Distain vs Disdain

distain vs disdain1

1. Easily Confused Words: Distain vs. Disdain


Distain (pronounced “dihs-tane”) is a verb. It means to soil one’s clothes, furniture, or another surface. [Yes, this is one of those odd times in English where “stain” and “distain” mean basically the same thing.]

Figuratively, distain could be used to indicate damaging something more abstract, like a reputation or a public persona.


Disdain (pronounced “dihs-dane”) has multiple meanings.

  • As a verb, it means showing contempt or extreme dislike of others, or behaving in snobbish, unresponsive way, as if another person isn’t worthy of engaging with or responding to in any fashion.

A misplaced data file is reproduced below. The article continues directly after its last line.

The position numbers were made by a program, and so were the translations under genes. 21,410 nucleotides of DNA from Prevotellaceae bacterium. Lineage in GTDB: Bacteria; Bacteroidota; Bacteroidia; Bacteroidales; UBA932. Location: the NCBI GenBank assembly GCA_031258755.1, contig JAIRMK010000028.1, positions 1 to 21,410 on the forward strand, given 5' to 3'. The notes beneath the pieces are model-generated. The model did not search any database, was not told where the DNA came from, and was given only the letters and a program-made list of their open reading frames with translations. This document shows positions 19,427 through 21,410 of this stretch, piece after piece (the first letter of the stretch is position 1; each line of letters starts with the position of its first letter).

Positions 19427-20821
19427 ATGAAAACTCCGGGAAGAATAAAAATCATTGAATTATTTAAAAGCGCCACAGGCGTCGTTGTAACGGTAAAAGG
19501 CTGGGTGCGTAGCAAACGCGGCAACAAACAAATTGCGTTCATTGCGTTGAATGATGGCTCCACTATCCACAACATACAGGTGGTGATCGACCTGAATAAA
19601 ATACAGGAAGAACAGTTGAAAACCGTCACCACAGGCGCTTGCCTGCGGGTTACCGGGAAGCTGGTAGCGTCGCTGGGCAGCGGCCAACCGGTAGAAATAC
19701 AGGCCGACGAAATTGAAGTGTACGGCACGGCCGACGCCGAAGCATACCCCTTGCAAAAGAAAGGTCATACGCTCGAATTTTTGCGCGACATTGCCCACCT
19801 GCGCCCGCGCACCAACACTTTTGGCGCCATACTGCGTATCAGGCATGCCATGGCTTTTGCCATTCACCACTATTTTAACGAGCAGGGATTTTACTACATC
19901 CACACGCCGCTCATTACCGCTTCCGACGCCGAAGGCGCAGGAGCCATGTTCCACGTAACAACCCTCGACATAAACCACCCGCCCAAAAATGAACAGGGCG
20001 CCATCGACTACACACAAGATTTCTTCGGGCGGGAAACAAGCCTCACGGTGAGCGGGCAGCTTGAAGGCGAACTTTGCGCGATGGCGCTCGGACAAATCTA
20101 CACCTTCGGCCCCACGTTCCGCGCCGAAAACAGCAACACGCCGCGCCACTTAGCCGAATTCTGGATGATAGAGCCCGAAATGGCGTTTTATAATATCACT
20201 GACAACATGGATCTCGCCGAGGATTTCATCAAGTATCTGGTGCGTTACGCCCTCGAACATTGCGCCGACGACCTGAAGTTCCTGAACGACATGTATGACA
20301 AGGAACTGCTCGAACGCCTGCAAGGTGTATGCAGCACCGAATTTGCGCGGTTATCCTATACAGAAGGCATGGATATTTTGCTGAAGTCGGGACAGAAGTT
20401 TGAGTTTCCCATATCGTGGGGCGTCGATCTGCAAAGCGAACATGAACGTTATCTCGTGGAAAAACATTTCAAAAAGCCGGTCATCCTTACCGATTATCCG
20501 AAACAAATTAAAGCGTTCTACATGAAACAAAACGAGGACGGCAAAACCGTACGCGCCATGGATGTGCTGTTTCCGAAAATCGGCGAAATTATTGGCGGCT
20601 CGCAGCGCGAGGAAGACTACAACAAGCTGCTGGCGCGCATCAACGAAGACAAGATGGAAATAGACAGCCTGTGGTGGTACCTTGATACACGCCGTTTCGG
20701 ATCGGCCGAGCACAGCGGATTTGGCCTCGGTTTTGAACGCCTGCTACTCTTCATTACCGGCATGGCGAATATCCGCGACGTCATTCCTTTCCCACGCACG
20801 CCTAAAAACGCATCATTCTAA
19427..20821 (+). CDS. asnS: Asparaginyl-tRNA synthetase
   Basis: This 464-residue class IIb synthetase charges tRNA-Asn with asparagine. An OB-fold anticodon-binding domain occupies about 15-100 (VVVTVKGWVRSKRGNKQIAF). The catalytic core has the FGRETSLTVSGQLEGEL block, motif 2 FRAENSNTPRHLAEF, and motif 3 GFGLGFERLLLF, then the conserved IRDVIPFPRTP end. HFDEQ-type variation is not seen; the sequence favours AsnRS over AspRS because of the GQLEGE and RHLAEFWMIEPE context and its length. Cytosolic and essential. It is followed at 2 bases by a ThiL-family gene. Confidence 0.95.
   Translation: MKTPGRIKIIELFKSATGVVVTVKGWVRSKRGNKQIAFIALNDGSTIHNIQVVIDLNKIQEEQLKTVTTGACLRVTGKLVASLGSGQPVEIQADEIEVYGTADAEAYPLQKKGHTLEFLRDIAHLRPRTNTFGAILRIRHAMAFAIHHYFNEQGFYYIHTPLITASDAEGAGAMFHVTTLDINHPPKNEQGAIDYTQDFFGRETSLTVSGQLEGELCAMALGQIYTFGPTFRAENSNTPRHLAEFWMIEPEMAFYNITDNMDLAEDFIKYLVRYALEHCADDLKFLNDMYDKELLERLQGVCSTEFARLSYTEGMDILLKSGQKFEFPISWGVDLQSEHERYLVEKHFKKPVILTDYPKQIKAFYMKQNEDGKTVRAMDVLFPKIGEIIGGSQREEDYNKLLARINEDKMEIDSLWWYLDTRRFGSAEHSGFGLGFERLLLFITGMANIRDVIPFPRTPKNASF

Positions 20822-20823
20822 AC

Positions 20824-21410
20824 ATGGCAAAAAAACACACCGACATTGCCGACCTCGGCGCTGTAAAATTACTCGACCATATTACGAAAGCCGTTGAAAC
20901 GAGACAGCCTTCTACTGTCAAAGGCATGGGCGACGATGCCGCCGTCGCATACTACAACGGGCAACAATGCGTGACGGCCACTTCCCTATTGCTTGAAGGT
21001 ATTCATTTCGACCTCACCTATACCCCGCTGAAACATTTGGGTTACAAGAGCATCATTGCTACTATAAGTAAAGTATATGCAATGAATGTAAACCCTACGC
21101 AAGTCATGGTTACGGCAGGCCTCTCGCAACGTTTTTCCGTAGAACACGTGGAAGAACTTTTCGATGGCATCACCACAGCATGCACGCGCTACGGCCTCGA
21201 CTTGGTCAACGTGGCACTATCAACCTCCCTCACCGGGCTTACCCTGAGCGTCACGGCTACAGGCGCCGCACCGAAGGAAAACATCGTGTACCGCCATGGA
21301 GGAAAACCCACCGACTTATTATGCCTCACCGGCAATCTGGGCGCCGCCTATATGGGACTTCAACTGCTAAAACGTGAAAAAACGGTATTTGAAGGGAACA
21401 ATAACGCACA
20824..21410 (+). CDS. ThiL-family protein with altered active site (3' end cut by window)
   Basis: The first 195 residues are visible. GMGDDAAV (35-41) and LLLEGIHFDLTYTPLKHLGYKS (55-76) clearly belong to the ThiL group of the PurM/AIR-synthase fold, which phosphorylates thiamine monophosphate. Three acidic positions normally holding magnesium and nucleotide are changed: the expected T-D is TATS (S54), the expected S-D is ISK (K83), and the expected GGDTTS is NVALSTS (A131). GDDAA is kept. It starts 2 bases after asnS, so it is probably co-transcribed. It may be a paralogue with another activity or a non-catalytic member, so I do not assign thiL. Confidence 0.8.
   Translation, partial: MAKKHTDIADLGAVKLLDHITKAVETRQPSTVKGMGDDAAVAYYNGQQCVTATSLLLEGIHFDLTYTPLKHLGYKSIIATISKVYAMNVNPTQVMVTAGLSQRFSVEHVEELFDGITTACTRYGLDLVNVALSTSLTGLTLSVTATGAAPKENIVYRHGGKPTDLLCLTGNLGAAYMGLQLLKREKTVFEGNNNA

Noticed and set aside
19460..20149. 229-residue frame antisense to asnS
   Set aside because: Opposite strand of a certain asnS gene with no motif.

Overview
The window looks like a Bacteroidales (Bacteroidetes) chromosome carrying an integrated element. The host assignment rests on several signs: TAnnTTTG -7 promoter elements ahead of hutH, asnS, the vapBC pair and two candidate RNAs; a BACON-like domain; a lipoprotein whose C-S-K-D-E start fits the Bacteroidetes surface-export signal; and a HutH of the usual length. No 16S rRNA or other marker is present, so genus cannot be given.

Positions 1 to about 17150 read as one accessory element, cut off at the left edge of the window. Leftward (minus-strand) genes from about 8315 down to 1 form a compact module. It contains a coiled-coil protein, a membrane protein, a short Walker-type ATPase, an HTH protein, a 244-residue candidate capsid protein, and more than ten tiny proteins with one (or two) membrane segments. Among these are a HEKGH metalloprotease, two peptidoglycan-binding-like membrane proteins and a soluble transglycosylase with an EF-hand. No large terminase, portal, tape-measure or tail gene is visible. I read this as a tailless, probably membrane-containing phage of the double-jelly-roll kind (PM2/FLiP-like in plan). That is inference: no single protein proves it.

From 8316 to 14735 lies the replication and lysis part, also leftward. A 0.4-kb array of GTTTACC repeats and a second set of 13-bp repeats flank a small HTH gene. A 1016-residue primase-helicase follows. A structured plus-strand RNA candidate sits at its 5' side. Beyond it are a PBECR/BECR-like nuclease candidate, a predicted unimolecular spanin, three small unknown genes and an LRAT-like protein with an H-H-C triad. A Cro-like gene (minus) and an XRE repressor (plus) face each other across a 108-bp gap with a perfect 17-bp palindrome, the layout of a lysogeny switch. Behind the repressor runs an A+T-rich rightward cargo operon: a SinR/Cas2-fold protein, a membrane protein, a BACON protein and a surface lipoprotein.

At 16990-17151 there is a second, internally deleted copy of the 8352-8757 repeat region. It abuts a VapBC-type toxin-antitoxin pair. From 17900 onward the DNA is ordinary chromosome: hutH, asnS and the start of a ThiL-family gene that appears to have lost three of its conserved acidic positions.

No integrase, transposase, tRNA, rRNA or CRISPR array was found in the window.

• As a noun, it means an attitude of extreme dislike, contempt that’s reflected in a person’s speech or behavior towards someone or something else. In this year’s election cycle (2016), we’ve seen a whole lot of disdain on display from presidential candidates, surrogates, and political action committees (PACs).